Are RGP Contact Lenses For You?
I’ve been a contact lens wearer for almost two decades now. So when I recently read an article about “RGP” lenses providing the sharpest visual acuity, I wondered why I had never heard of them before!
Then I discovered that RGP stands for “rigid gas permeable” lenses or as some eye doctors refer to them, “gas perms.” This type of lens is made of a durable plastic and, the secret ingredient, silicone that helps this type of lens transmit oxygen much better than a conventional soft contact lens. RGP (or GP) lenses are more rigid in shape, but don’t confuse them with the old-fashioned hard lenses (which aren’t even available anymore).
Benefits of RGP Contacts
In addition to being more durable, gas permeable lenses are also more resistant to protein and lipid deposits and other ‘gunk’ that will eventually build up on your soft contacts and cause them to need replacing. For this reason, RGP lenses last longer (years, even!) and can be less expensive in the long run.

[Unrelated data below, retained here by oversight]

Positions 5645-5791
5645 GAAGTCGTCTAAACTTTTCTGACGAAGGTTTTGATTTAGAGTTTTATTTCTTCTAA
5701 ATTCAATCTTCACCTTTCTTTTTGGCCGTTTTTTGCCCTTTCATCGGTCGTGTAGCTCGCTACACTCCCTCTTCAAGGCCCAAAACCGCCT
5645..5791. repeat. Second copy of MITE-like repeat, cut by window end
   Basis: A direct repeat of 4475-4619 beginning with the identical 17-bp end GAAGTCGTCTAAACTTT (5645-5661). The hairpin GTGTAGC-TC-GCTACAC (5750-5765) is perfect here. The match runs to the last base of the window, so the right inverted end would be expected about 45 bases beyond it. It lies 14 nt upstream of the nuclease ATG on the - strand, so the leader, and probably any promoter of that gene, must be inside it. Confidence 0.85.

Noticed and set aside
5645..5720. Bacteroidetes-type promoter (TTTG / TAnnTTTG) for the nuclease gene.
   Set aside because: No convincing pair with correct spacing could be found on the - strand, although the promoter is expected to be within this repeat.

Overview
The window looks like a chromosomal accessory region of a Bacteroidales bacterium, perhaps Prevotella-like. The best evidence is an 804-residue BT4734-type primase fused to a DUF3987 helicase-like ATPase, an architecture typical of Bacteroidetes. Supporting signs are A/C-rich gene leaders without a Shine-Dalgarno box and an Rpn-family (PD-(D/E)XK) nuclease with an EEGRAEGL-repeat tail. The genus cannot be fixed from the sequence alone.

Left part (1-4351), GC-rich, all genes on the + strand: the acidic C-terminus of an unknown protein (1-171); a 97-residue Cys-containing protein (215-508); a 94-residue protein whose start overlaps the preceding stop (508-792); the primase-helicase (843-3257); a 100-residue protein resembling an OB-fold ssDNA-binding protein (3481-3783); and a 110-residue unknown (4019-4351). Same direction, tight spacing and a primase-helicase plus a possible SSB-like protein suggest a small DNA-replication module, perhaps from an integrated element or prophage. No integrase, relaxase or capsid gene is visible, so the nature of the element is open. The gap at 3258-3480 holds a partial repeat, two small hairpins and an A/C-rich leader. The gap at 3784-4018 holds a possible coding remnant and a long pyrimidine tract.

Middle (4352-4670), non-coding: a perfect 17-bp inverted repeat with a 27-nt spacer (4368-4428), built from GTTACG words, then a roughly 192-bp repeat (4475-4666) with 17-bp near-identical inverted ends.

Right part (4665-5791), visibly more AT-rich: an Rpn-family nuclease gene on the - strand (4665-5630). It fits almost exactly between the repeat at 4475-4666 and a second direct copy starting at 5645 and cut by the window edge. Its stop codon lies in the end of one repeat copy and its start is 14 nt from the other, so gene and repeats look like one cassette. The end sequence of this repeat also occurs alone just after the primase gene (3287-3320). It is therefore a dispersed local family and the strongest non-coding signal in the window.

Because they are a little firmer in texture, they retain their shape better when you blink and they don’t draw moisture out of your eyes (because they don’t need water to retain their shape). Both of these traits keep your eyes moister (and happier) and take away the need to refocus after every blink (as you often have to do with soft lenses).
Gas permeable lenses are most often recommended for people who don’t feel as if soft contact lenses are giving them the quality of vision they want, including people with astigmatism. These lenses work especially well in bifocals and multifocal lenses because of the excellent level of visual acuity – both near and far – that this type of lens provides.
Another plus side to GP lenses is that they are smaller in diameter. In fact, they are often prescribed used for people who have a condition called keratoconus or a condition called ortho-k where vision distortion is caused by a misshaped cornea.
So, if gas permeable lenses are so fantastic, why doesn’t everyone wear them? And, why didn’t my eye doctor recommend them?
Well, there is a downside. The simple truth is that this type of lens requires more getting used to than a soft contact lens does. If you don’t wear your lenses for a week, it will take you yet another adjustment period to get used to your GPs again.
One other minus for the GPs: because they are designed to move when you blink, there is a higher risk of getting debris or dust under the lens. Every contact lens wearer knows that this is not an ideal (or comfortable) situation.
But, if crisp, clear vision is something that you don’t feel you are getting from your current lenses, call your optometrist and see if rigid gas permeable lenses are for you.